As a main entrée, Leberknödel mit Speckkraut und Kartoffelpüree is liver dumplings served with kraut and mashed potatoes.  Juices from the dumpling form a lake around the three components of the dish, slowly getting soaked up by the cabbage and potatoes.  Two Leberknödel dumplings are served in this dish, topped with chopped chives.  A dollop of mustard provides even more flavor.  The dumplings have a wonderful blend of seasonings that mask the characteristic taste of liver.  Though the liver taste is present, it is not as dominating as one might expect.  Both of the accompaniments pair well with the dumplings.  Fried, sweet onions garnish the mashed potatoes and provide explosions of flavor.  Both the potatoes and kraut are great when eaten in conjunction with the gravy sauce.  A few black peppercorns can be found in the kraut.

The different elements in this dish combine together wonderfully and create an outstanding grouping of flavors and textures.  The mashed potatoes are slightly chunky and creamy; the liver dumplings a somewhat soft texture, like meatloaf; the kraut providing a mild crunch.

 

The featured dessert on the menu is Kaiserschmarrn – a confection consisting of sweet pancake with raisins, dusted with powdered sugar on top.  Delicate and fluffy, Kaiserschmarrn is a traditional Austrian dessert rarely appearing on menus in German restaurants.  To find it here at the Goldener Hecht is an absolute treat.  Served on a fine silver platter, the light dish is accompanied by a delicious plum compote that strikes a fine balance between sweet and sour.  The pancake itself has a fluffy, light texture comparable to perfectly cooked scrambled eggs.  The powdered sugar enhances the flavor of the dish extremely well, rendering the compote almost unnecessary.  However, the plum sauce adds such a novel boost of flavor to the dish.  Plums are plentiful in the compote.  It is served cold and strikes a nice contrast to the warm pancake.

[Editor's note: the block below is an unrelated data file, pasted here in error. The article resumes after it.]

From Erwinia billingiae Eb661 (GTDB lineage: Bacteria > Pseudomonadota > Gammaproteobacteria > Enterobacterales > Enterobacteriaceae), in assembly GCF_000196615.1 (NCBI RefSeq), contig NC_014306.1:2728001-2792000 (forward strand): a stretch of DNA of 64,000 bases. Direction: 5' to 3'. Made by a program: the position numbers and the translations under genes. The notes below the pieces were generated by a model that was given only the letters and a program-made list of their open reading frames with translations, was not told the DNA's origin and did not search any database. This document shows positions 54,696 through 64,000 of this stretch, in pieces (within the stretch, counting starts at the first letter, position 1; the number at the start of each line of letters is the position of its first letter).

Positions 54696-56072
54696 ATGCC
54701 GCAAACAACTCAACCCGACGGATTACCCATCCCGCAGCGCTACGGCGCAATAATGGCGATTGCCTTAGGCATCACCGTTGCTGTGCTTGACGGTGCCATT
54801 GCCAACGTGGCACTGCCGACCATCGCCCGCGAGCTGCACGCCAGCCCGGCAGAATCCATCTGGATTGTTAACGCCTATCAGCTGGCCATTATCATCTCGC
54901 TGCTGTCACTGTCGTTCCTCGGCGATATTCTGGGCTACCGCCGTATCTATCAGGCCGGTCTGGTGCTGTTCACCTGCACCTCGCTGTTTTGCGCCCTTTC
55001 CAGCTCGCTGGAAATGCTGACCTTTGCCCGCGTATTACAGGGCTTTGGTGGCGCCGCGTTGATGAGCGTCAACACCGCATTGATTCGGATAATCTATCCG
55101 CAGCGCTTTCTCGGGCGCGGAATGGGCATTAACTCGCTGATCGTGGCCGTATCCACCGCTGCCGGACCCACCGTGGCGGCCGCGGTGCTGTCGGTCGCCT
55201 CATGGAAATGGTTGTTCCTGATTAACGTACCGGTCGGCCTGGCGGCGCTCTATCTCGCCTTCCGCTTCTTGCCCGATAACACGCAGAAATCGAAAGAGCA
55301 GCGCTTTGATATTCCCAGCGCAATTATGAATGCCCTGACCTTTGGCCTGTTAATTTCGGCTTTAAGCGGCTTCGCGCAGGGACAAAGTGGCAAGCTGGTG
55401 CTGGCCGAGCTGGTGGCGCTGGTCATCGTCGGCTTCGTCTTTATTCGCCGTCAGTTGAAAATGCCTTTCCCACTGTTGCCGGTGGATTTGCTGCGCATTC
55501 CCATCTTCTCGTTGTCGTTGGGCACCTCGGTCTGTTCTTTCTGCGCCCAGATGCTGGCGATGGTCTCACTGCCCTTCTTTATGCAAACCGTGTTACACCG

At 7,30 €, the Kaiserschmarrn may seem a tad overpriced for a dessert item.  However, the dish can be easily shared amongst two people.  Eaten alone, Kaiserschmarrn is quite filling and can even be enough for lunch.  Considering the rarity of such a dish in this area, it is definitely worth a taste.

Service is fairly good here.  The female servers wear traditional dirndl dresses underneath their aprons, which add to the authenticity of the German dining experience.  Some of the wait staff members manage to maintain a welcoming smile despite the frenzy in the front of the house; others may not be so warm and hospitable.  Food arrives in an acceptable amount of time.

With its ideal corner location directly off of the Old Bridge, Goldener Hecht draws many diners to its establishment, tourists and locals alike.  The menu is a mixture of regional and national German dishes that are sure to meet any diner’s needs.